Public Death, Private Life
What should a newspaper print about a person's most private life in a story after his death?
The Post ran a story March 22 about the burial at Arlington National Cemetery of Army Maj. Alan G. Rogers, a decorated war hero killed in an explosion in Baghdad. The subject of much journalistic soul-searching, the story did not mention that Rogers's friends said that he was gay and was well known in local gay veterans' circles. The Washington Blade, a gay-oriented newspaper, identified him as gay in a story Friday that was critical of The Post.
For The Post, Rogers's death raised an unanswerable question: Would he have wanted to be identified as gay? Friends also struggled with that question but decided to tell The Post that he was because, they said, he wanted the military's "don't ask, don't tell" rule repealed. Yet a cousin and a close friend felt that his sexual orientation was not important; his immediate family members are deceased.
The Post story would have made any soldier proud. It quoted his commanding officer: "As God would have it . . . he shielded two men who probably would have been killed if Alan had not been there." Rogers was "an exceptional, brilliant person -- just well-spoken and instantly could relate to anyone."
A gay group tipped The Post that there should be a story saying Rogers was the first openly gay soldier to die in Iraq. Reporter Donna St. George was assigned to the story and interviewed friends who said that he was gay but couldn't share that in the military under the "don't ask, don't tell" rule.
St. George first wrote a story that included his friends talking about his orientation; some at the paper felt that was the right thing to do. But the material was omitted when the story was published. Many editors discussed the issue, and it was "an agonizing decision," one said. The decision ultimately was made by Executive Editor Len Downie, who said that there was no proof that Rogers was gay and no clear indication that, if he was, he wanted the information made public.
Downie said that what Rogers's friends said and the fact that Rogers was a former treasurer of American Veterans for Equal Rights (AVER) were not enough. Downie pointed out that many straight journalists belong to the National Lesbian and Gay Journalists Association.
Downie's ruling was in line with The Post's stylebook policy. "A person's sexual orientation should not be mentioned unless relevant to the story . . . . Not everyone espousing gay rights causes is homosexual. When identifying an individual as gay or homosexual, be cautious about invading the privacy of someone who may not wish his or her sexual orientation known."
Rogers's cousin, Cathy Long of Ocala, Fla., said that she was the closest in the family to him. To her, "The Post did a wonderful job. Personally, as far as the family is concerned, we really didn't know about this until after his death. It was in the back of our minds, but we didn't discuss it." She is glad The Post story did not say that he was gay. "I really feel Alan was a lot more than that." She thought the Blade story was "self-serving whatever their cause is and that they're trying to use Alan to do that."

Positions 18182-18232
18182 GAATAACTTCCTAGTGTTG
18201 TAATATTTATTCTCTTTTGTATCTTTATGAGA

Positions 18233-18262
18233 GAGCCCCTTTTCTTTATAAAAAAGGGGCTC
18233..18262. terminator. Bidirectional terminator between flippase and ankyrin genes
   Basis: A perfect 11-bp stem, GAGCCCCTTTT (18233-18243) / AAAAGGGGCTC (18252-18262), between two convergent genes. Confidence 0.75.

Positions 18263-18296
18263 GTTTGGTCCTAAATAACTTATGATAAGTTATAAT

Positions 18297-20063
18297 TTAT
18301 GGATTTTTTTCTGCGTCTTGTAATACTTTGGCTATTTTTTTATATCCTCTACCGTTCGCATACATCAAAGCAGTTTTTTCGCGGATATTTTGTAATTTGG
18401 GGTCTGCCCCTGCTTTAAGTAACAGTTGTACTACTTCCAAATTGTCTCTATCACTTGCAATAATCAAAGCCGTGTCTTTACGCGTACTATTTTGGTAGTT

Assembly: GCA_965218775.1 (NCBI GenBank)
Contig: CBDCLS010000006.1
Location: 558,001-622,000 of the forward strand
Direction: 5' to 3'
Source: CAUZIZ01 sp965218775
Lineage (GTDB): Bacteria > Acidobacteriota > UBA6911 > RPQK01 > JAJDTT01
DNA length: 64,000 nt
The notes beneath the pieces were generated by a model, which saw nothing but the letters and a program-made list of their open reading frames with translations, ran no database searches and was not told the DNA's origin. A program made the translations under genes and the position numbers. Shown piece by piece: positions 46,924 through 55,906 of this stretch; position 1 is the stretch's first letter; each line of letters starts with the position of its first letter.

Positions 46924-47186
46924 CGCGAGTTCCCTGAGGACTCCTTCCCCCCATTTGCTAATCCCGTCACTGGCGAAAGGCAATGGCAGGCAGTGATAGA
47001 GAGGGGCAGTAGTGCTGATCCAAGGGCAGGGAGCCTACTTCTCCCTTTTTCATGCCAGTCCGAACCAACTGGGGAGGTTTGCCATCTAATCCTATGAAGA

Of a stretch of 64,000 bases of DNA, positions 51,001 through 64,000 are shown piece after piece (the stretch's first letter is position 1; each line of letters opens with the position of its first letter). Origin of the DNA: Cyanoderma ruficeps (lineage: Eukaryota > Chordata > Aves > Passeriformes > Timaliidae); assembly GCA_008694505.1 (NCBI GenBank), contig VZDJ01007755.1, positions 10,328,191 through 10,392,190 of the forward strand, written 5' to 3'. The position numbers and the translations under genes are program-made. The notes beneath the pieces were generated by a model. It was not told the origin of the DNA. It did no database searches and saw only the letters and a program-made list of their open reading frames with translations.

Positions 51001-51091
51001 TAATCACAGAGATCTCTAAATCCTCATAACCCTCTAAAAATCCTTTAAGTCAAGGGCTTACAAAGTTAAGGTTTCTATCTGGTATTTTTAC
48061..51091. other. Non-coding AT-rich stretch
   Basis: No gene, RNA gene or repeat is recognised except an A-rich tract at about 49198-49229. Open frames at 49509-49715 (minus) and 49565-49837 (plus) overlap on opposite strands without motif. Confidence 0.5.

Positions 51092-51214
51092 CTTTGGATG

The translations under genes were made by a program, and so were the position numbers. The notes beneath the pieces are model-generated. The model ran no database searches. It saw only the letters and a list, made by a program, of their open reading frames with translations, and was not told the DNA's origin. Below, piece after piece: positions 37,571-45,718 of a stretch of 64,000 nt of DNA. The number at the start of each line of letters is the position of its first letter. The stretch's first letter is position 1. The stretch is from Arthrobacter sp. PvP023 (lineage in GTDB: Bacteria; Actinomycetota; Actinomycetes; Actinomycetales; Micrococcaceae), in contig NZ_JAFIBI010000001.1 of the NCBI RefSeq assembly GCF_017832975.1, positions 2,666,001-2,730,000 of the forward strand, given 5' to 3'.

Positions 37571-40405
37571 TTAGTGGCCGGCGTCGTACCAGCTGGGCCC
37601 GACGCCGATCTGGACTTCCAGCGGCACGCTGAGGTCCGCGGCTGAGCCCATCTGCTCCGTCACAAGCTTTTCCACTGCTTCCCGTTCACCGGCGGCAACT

Shay Hill, his beneficiary and University of Florida roommate, said that he and Rogers were "like brothers" and that he knew Rogers was gay. "He worked to change the system from within. You don't out yourself to make a point. Just because he's gay should have no more relevance than I'm straight. It's not fair to make a bigger deal out of this than it needs to be."
Other friends felt differently. James A. "Tony" Smith of Alexandria, an Air Force veteran, knew Rogers through AVER. He said that Rogers "was very open about being gay. It was a major part of his life. It does a disservice to his memory" not to mention it.
Rogers abided by "don't ask, don't tell" only because "he wanted to stay a soldier," Smith said. "He was first and foremost a soldier, and he loved serving his country." Rogers's ties to the veterans group were "widely and publicly known." Austin Rooke, Rogers's friend and a former Army captain, said, "He was among the most open active-duty military people I've ever met. I can't imagine him not wanting people to know."
Tami Sadowski said that she was one of Rogers's closest friends. She and her husband traveled and socialized with him regularly. "Being gay was a huge and very defining part of his life."
Sharon Alexander, director of legislative affairs for the Servicemembers Legal Defense Network, was a friend of Rogers and lobbies for the repeal of "don't ask, don't tell." She ultimately concluded that he would have wanted "that part of his story to be told to help move the issue of repeal forward."
Kevin Naff, editor of the Blade, said in an e-mail, "It's a double standard to report basic facts about straight subjects like marital status, while actively suppressing similar information about gay subjects. It was clear that Maj. Rogers led as openly gay a life as was possible, given his military service. He worked for a gay rights organization, had gay friends and patronized D.C.-area gay clubs. It's unfortunate The Post . . . chose not to present a full picture of this brave man's life."
The Post was right to be cautious, but there was enough evidence -- particularly of Rogers's feelings about "don't ask, don't tell" -- to warrant quoting his friends and adding that dimension to the story of his life. The story would have been richer for it.
Deborah Howell can be reached at 202-334-7582 or email@example.com.